A model in piecemeal...help me correct or fill in the blanks please
I've been trying to understand what different folks have been suggesting and have come to the conclusion I might learn a better set of aiki-speak if I more or less start from scratch. So in trying to consider how aiki works I've come up with the follwing general ideas as a place to begin. I understand this is complex and it might be ridiculous to even attempt any kind of comprehensive description, but what the hay! I also realize there are a handful of threads that already cover all of this, but this is simply a new effort at an old conversation.
I would like to ask that folks not attempt to correct each other's possible misperceptions. This thread isn't about correcting each other's models, it's about correcting mine, and hopefully people can learn from that process. My hope is it will make for a more cohesive read.
Also, I'm trying to include behavioral descriptions (guidlines for practice) as well as bio-mechanical ones.
1. Movements are based primarily on whole-body movements, so training should involve efforts to use as much of the body as a cohesive mechanism as possible.
2. The center/hara/dantien plays a central role in generating all power, so people should try to learn how that can be accomplished.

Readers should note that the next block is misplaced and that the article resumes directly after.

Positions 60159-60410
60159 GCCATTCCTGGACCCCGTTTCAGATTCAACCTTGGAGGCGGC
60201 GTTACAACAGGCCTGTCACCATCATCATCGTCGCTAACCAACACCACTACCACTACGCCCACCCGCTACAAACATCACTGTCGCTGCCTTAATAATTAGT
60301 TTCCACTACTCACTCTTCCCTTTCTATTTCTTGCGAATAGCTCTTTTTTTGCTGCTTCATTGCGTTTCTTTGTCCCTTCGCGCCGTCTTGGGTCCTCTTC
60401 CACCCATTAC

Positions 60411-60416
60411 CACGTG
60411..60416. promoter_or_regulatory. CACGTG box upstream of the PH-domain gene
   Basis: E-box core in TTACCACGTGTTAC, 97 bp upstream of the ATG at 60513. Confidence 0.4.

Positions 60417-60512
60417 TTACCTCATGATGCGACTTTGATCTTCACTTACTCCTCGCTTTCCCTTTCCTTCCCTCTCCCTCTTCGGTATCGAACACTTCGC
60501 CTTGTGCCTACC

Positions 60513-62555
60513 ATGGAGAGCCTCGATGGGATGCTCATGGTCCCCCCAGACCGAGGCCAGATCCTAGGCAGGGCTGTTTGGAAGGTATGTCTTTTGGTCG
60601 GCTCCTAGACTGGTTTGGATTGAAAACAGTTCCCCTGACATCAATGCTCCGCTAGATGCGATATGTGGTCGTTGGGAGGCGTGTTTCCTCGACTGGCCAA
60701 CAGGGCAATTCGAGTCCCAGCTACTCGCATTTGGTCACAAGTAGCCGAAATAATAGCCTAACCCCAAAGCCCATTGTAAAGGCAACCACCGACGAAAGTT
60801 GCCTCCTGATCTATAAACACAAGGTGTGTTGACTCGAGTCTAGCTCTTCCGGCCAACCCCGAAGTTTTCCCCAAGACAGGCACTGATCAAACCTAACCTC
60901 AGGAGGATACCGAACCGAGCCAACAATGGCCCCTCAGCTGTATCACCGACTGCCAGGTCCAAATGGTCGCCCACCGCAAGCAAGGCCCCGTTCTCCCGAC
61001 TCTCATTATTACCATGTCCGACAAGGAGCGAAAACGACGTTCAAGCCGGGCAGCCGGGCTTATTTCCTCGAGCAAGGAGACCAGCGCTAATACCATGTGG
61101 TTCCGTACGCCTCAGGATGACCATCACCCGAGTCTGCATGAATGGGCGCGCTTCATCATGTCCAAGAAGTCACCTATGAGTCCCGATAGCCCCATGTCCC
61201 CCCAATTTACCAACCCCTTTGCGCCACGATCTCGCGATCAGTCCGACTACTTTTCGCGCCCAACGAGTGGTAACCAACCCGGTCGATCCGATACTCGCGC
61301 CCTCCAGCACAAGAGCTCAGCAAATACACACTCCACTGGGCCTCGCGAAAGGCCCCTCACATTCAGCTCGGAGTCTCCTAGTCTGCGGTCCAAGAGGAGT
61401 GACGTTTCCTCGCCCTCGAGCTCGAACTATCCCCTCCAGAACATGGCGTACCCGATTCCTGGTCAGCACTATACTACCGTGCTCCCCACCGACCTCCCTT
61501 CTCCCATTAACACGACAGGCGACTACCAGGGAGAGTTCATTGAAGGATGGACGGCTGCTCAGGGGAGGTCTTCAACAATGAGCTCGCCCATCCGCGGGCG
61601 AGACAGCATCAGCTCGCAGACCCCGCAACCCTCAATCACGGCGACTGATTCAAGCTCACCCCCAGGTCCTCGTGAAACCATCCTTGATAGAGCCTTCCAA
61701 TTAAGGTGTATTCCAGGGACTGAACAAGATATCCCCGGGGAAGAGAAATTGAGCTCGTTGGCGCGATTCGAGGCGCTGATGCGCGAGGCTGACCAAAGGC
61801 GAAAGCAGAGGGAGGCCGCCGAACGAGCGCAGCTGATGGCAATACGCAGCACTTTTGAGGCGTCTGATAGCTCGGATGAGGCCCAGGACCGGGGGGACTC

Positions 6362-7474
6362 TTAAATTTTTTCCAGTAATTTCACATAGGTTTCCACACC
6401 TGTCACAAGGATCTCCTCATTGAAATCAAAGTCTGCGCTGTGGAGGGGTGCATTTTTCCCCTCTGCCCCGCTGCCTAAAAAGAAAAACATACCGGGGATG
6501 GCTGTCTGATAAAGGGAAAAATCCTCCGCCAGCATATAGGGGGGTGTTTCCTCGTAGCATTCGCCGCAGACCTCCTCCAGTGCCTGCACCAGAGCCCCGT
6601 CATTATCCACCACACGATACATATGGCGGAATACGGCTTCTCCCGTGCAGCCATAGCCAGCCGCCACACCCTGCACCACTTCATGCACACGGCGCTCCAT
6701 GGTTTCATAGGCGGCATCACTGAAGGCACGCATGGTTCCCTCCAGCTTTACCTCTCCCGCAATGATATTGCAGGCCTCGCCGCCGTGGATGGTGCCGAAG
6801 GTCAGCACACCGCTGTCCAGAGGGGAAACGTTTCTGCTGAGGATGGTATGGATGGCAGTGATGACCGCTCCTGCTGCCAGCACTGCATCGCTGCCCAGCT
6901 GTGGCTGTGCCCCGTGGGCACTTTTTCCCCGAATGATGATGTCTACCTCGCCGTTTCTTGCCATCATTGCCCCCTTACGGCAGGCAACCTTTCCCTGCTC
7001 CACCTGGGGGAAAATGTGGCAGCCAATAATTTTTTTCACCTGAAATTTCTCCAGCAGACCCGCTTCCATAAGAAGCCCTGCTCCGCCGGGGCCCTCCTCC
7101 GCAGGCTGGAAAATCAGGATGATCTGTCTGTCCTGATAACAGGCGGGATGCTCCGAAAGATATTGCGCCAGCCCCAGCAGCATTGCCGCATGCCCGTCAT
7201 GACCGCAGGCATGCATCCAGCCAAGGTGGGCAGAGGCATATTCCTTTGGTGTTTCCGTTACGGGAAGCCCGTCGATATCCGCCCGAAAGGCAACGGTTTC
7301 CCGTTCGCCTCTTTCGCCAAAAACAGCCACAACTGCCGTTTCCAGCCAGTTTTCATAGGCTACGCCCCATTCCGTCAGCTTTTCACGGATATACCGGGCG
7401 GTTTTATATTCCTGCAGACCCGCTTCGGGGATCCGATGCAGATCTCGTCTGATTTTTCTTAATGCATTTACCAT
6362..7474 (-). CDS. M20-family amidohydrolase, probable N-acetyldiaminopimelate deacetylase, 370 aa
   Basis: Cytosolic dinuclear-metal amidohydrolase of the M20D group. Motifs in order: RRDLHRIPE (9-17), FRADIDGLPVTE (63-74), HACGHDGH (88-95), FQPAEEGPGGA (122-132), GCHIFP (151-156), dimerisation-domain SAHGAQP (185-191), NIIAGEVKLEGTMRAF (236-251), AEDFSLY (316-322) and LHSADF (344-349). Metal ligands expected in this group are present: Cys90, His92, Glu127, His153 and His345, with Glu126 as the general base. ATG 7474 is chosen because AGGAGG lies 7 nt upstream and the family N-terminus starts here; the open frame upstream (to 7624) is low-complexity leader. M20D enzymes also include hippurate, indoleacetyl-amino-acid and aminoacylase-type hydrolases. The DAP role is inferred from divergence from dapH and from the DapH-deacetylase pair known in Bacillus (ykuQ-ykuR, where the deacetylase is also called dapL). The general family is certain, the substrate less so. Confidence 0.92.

3. The practice lies in creating cohesive 3D arcs/paths of tissue: idealy the load is evenly distributed along these arcs to allow for maximum load-bearing capability; uneven tension within the path, such as formed by shifting primary power to some muscle (like the deltoid), creates increased focus points for the force intensity, effectively causing that local area to take the brunt of the load; this causes a relatively great exersion on that area, either exhausting it more greatly or even damaging it. It also creates a focus point for the incoming force to affect the center, making it potentialy less stable (when it's evenly distributed, the structure as a whole can easily resist the force, wheras when it's unevenly distributed the less powerful local structure is forced to).
4. There are multiple systems at play; all are interdependant to some extent. The complexity of the body gives rise to the need for discerning subtle interactions within that body. Discerning subtle force shifts takes acute sensitivity (as opposed to the generalized sensation used in "casual" movement), adding to the need for a relatively low resting tension rate within the muscular and myofascial orientation.
The tough part of learning aiki is looking past the established use of local parts ("bad habits") to generate the brunt of the power needed, but once a relatively whole-body path has become familiarized, one can begin to apply that sensation in new articulated forms.
Since I'm out of time for the moment, I'll toss out what I've got so far and see what I catch.